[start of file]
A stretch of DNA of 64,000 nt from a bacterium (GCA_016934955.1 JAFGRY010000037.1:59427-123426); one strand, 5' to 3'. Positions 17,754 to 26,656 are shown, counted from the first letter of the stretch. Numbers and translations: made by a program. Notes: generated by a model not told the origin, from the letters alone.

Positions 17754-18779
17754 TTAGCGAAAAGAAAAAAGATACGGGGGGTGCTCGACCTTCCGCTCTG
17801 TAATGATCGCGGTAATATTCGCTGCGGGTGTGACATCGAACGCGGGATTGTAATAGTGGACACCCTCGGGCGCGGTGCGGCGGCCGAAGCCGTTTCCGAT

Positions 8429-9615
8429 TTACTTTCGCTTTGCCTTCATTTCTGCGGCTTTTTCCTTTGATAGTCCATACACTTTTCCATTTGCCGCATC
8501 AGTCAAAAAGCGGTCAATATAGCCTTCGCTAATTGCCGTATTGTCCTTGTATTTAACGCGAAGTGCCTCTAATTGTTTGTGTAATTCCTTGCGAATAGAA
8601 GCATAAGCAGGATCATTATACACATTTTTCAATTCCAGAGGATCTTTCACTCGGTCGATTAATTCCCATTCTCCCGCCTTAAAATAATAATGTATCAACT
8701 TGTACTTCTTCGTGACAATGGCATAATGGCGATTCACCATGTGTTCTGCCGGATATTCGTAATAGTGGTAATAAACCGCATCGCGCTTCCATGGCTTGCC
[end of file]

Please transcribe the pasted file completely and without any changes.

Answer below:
A stretch of DNA of 64,000 nt from a bacterium (GCA_016934955.1 JAFGRY010000037.1:59427-123426); one strand, 5' to 3'. Positions 17,754 to 26,656 are shown, counted from the first letter of the stretch. Numbers and translations: made by a program. Notes: generated by a model not told the origin, from the letters alone.

Positions 17754-18779
17754 TTAGCGAAAAGAAAAAAGATACGGGGGGTGCTCGACCTTCCGCTCTG
17801 TAATGATCGCGGTAATATTCGCTGCGGGTGTGACATCGAACGCGGGATTGTAATAGTGGACACCCTCGGGCGCGGTGCGGCGGCCGAAGCCGTTTCCGAT

Positions 8429-9615
8429 TTACTTTCGCTTTGCCTTCATTTCTGCGGCTTTTTCCTTTGATAGTCCATACACTTTTCCATTTGCCGCATC
8501 AGTCAAAAAGCGGTCAATATAGCCTTCGCTAATTGCCGTATTGTCCTTGTATTTAACGCGAAGTGCCTCTAATTGTTTGTGTAATTCCTTGCGAATAGAA
8601 GCATAAGCAGGATCATTATACACATTTTTCAATTCCAGAGGATCTTTCACTCGGTCGATTAATTCCCATTCTCCCGCCTTAAAATAATAATGTATCAACT
8701 TGTACTTCTTCGTGACAATGGCATAATGGCGATTCACCATGTGTTCTGCCGGATATTCGTAATAGTGGTAATAAACCGCATCGCGCTTCCATGGCTTGCC